The aims of this review were to determine the effectiveness of different forms of print-based self-help materials that provide a structured programme for smokers to follow, compared with no treatment and with other minimal contact strategies, and to determine the comparative effectiveness of different components and characteristics of print-based self-help, such as computer-generated feedback, additional materials, tailoring of materials to individuals, and targeting of materials at specific groups.
We searched the Cochrane Tobacco Addiction Group Trials Register, ClinicalTrials.gov, and the International Clinical Trials Registry Platform (ICTRP). The date of the most recent search was March 2018.
We included randomised trials of smoking cessation with follow-up of at least six months, where at least one arm tested print-based materials providing self-help compared with minimal print-based self-help (such as a short leaflet) or a lower-intensity control. We defined 'self-help' as structured programming for smokers trying to quit without intensive contact with a therapist.
We extracted data in accordance with standard methodological procedures set out by Cochrane. The main outcome measure was abstinence from smoking after at least six months' follow-up in people smoking at baseline. We used the most rigorous definition of abstinence in each study and biochemically validated rates when available. Where appropriate, we performed meta-analysis using a random-effects model.
We identified 75 studies that met our inclusion criteria. Many study reports did not include sufficient detail to allow judgement of risk of bias for some domains. We judged 30 studies (40%) to be at high risk of bias for one or more domains.
Thirty-five studies evaluated the effects of standard, non-tailored self-help materials. Eleven studies compared self-help materials alone with no intervention and found a small effect in favour of the intervention (n = 13,241; risk ratio (RR) 1.19, 95% confidence interval (CI) 1.03 to 1.37; I² = 0%). We judged the evidence to be of moderate certainty in accordance with GRADE, downgraded for indirect relevance to populations in low- and middle-income countries because evidence for this comparison came from studies conducted solely in high-income countries and there is reason to believe the intervention might work differently in low- and middle-income countries. This analysis excluded two studies by the same author team with strongly positive outcomes that were clear outliers and introduced significant heterogeneity. Six further studies of structured self-help compared with brief leaflets did not show evidence of an effect of self-help materials on smoking cessation (n = 7023; RR 0.87, 95% CI 0.71 to 1.07; I² = 21%). We found evidence of benefit from standard self-help materials when there was brief contact that did not include smoking cessation advice (4 studies; n = 2822; RR 1.39, 95% CI 1.03 to 1.88; I² = 0%), but not when self-help was provided as an adjunct to face-to-face smoking cessation advice for all participants (11 studies; n = 5365; RR 0.99, 95% CI 0.76 to 1.28; I² = 32%).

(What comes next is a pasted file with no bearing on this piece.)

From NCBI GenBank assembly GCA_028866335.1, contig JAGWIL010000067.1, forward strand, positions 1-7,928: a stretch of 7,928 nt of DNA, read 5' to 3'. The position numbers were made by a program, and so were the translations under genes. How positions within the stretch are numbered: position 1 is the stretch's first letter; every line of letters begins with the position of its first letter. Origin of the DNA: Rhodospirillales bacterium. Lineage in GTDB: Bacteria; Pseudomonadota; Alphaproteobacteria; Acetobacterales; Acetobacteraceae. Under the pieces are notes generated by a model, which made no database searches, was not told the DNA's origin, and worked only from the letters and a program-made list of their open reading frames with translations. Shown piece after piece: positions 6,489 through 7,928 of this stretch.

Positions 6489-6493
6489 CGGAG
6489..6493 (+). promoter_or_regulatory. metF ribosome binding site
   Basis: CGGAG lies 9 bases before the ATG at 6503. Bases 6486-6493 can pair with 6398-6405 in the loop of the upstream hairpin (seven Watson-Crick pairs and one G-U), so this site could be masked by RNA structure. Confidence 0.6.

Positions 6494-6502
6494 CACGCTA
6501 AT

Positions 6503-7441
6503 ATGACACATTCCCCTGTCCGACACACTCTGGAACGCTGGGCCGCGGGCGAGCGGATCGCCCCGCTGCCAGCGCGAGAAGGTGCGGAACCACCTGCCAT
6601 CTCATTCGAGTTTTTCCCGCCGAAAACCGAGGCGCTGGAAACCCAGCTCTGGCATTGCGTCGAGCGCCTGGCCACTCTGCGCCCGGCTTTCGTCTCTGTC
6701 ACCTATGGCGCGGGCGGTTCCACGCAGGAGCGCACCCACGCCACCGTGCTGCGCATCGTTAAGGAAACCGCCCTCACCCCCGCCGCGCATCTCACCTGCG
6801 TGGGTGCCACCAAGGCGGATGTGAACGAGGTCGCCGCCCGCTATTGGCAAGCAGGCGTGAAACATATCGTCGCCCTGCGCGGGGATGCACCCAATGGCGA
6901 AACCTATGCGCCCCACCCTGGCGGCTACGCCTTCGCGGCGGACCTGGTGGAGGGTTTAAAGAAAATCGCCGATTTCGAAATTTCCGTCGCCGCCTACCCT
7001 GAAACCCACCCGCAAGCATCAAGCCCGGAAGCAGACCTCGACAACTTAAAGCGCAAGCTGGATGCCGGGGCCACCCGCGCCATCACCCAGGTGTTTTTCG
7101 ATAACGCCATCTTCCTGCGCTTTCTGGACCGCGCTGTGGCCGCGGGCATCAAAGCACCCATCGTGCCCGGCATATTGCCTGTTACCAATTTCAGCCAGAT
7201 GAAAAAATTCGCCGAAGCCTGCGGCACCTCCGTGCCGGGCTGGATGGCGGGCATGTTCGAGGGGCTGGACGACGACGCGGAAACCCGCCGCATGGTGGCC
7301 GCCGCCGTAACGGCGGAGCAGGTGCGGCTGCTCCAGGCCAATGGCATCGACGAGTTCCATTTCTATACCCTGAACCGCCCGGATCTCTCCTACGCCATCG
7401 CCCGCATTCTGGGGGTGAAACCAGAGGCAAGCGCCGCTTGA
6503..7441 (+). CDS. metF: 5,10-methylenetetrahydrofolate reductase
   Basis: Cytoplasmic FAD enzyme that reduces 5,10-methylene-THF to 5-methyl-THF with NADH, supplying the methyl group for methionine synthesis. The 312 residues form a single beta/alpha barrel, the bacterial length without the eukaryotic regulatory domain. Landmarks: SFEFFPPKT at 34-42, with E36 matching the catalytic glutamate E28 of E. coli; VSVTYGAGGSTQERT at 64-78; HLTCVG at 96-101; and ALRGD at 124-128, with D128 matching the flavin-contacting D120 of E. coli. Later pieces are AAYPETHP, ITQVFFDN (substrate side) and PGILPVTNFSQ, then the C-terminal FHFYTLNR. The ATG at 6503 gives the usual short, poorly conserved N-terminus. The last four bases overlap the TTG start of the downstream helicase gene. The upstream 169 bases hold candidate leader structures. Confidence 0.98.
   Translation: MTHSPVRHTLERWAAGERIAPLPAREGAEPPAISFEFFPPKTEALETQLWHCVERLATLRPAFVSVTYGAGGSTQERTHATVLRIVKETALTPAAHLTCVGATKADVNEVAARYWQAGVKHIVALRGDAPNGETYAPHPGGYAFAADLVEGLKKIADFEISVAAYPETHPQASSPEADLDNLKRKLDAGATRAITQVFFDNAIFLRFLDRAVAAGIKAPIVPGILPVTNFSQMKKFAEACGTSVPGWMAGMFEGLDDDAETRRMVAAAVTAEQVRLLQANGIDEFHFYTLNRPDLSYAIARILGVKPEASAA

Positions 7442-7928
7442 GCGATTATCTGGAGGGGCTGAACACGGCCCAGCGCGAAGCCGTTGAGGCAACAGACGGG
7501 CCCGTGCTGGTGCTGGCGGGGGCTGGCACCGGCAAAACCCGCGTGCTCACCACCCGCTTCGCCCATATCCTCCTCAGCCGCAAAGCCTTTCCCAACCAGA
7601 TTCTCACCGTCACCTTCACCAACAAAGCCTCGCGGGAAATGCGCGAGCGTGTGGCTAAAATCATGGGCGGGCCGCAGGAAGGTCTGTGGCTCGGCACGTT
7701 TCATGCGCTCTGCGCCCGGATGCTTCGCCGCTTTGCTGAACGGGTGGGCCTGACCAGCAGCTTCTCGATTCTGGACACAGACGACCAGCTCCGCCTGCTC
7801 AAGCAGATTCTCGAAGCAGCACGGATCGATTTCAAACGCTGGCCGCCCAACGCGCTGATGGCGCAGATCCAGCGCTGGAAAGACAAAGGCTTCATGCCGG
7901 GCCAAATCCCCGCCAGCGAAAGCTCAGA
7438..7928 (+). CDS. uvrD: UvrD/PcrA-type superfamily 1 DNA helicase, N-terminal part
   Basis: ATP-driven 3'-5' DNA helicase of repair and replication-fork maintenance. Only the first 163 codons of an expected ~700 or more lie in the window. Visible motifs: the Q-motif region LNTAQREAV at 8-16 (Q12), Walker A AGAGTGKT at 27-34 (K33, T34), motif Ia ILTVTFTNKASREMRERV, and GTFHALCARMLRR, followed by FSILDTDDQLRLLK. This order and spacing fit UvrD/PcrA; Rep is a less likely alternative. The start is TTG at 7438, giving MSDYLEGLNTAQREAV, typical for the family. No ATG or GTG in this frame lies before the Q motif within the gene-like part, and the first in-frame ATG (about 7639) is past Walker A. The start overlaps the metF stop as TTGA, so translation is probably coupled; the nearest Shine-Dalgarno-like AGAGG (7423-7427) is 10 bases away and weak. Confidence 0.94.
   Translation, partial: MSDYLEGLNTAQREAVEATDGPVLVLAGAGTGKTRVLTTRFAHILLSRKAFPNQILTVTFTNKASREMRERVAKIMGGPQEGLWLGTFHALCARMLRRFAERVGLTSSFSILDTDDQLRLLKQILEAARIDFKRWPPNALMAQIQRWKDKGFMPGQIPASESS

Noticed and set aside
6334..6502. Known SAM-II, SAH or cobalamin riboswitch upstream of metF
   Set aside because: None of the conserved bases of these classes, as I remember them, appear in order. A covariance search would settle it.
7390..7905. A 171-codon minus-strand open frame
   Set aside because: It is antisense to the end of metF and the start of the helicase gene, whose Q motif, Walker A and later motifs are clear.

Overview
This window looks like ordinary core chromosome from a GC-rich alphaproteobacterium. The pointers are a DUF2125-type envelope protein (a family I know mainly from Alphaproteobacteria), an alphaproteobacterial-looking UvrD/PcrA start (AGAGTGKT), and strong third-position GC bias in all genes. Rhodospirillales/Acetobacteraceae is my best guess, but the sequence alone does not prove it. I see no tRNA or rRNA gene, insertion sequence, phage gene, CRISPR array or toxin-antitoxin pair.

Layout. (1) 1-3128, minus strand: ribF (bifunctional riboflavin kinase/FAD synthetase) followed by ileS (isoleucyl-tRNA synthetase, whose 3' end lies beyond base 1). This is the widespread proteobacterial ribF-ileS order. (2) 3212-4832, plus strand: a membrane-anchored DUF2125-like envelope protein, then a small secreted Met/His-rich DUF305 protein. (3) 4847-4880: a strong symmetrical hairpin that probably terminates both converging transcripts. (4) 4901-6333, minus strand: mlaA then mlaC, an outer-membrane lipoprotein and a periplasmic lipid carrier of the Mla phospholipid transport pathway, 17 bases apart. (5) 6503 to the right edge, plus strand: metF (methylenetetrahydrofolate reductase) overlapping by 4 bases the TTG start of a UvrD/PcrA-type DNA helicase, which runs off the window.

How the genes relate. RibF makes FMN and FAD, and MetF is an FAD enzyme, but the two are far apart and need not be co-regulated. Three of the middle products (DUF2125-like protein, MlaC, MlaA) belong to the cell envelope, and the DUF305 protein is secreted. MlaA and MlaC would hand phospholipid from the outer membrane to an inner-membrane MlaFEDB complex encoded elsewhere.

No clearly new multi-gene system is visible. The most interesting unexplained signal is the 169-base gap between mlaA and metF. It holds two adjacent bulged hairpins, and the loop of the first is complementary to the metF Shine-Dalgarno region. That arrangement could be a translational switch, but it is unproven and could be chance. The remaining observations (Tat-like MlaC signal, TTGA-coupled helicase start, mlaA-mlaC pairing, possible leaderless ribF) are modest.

Thirty-two studies tested materials tailored for the characteristics of individual smokers, with controls receiving no materials, or stage-matched or non-tailored materials. Most of these studies used more than one mailing. Pooling studies that compared tailored self-help with no self-help, either on its own or compared with advice, or as an adjunct to advice, showed a benefit of providing tailored self-help interventions (12 studies; n = 19,190; RR 1.34, 95% CI 1.20 to 1.49; I² = 0%) with little evidence of difference between subgroups (10 studies compared tailored with no materials, n = 14,359; RR 1.34, 95% CI 1.19 to 1.51; I² = 0%; two studies compared tailored materials with brief advice, n = 2992; RR 1.13, 95% CI 0.86 to 1.49; I² = 0%; and two studies evaluated tailored materials as an adjunct to brief advice, n = 1839; RR 1.72, 95% CI 1.17 to 2.53; I² = 10%). When studies compared tailored self-help with non-tailored self-help, results favoured tailored interventions when the tailored interventions involved more mailings than the non-tailored interventions (9 studies; n = 14,166; RR 1.42, 95% CI 1.20 to 1.68; I² = 0%), but not when the two conditions were contact-matched (10 studies; n = 11,024; RR 1.07, 95% CI 0.89 to 1.30; I² = 50%). We judged the evidence to be of moderate certainty in accordance with GRADE, downgraded for risk of bias.
Five studies evaluated self-help materials as an adjunct to nicotine replacement therapy; pooling three of these provided no evidence of additional benefit (n = 1769; RR 1.05, 95% CI 0.86 to 1.30; I² = 0%). Four studies evaluating additional written materials favoured the intervention, but the lower confidence interval crossed the line of no effect (RR 1.20, 95% CI 0.91 to 1.58; I² = 73%). A small number of other studies did not detect benefit from using targeted materials, or find differences between different self-help programmes.